Sin is ugly and tragic. We can catch glimpses of its darkness when we are exposed to things like human trafficking, child abuse, rape, murder, slavery, oppression, corruption, hate crimes, holocausts, and genocides.

I do believe that God has those in mind when He sent his son. All people, everywhere, experience sin, as well as the wages of death that come with it. God is standing in the midst of the darkest of sin wanting to extend the invitation of redemption.

It was Jesus who was crucified on the cross, and with arms already extended, invited the worst of the worst sinner next to him to join Him in paradise.

Why do bad things happen to good people? I don’t have the answer for all scenarios, but sin is dark, and it is real. Sin affects good people who never ask for it.

Where is God when it comes to darkness and atrocities? He’s in the midst of it, desperate not to lose one, but extending the arms of redemption.

In what ways do you see yourself and others blaming God for what sin is responsible for?

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I have spent time in many Starbucks, and this many states. I love listening to what people are meeting about. I will admit that I am that girl who has ear phones in, but no music playing just to listen to conversations around me.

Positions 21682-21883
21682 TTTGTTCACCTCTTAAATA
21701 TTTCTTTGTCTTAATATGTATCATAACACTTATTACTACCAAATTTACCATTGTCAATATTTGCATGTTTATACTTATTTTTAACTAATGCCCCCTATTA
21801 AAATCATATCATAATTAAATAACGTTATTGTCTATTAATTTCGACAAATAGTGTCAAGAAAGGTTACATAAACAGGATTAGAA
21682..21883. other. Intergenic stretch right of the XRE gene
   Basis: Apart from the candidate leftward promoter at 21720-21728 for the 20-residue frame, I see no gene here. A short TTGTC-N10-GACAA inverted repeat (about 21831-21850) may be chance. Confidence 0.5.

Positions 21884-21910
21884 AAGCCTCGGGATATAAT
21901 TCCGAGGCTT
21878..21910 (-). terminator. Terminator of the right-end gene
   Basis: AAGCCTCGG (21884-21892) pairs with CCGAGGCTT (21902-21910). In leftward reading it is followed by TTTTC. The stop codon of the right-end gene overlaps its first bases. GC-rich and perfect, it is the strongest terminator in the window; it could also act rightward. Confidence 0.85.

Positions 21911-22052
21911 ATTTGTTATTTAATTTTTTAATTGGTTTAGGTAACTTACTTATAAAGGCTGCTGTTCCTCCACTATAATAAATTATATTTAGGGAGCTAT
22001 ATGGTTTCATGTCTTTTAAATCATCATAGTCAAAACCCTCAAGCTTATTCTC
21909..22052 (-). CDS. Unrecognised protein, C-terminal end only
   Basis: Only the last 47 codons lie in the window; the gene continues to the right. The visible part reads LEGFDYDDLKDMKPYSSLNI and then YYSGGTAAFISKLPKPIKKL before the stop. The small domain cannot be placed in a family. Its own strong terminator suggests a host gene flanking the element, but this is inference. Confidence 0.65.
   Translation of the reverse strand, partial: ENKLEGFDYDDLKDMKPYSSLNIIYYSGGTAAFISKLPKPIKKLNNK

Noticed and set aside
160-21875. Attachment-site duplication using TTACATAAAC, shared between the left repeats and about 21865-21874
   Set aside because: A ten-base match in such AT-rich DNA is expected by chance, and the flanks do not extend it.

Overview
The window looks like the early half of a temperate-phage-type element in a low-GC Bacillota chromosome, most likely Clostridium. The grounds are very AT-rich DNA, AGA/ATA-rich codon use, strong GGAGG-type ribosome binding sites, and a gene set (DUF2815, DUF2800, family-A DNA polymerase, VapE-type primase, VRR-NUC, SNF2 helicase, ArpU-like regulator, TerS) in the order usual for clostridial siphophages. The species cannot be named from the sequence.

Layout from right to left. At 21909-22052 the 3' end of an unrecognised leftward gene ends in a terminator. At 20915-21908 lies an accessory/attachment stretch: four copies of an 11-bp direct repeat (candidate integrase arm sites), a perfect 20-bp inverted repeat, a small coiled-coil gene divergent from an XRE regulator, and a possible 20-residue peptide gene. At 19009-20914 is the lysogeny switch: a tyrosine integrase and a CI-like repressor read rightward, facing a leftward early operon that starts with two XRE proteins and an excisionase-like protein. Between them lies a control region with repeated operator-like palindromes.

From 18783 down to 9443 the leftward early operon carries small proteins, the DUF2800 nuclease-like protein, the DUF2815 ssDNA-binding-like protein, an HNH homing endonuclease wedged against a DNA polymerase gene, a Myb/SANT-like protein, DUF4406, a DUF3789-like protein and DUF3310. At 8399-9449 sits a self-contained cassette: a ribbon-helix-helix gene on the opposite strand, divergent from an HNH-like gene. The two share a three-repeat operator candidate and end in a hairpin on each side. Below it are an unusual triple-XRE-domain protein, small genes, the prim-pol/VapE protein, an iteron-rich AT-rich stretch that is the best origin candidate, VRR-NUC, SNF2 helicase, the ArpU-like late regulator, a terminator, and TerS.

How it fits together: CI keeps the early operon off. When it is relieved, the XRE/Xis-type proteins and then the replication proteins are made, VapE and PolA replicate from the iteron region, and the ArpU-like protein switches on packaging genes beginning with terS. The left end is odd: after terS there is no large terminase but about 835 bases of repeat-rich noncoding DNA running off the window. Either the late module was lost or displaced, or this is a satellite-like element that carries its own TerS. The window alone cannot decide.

I have realized more and more that the type of conversations are dependent on where I am location wise.

Sitting in Northern Virginia, I hear conversations revolving around business transactions and ideas that are predominately career related. The conversations are fast paced.

I have sat at Starbucks in Southern California where conversations sound like ideals, entertainment, and some what materialistic.

I have ease dropped on conversations in Nashville Tennessee. For starters, I had to get used to the words accented with way too many syllables and southern draw. Most conversations revolved around the exchange of creative ideas. I have heard conversations of books and music. Nashville has a different definition of portfolio than the DC area does. Nashville had conversations filled with people who were trying to figure out dreams.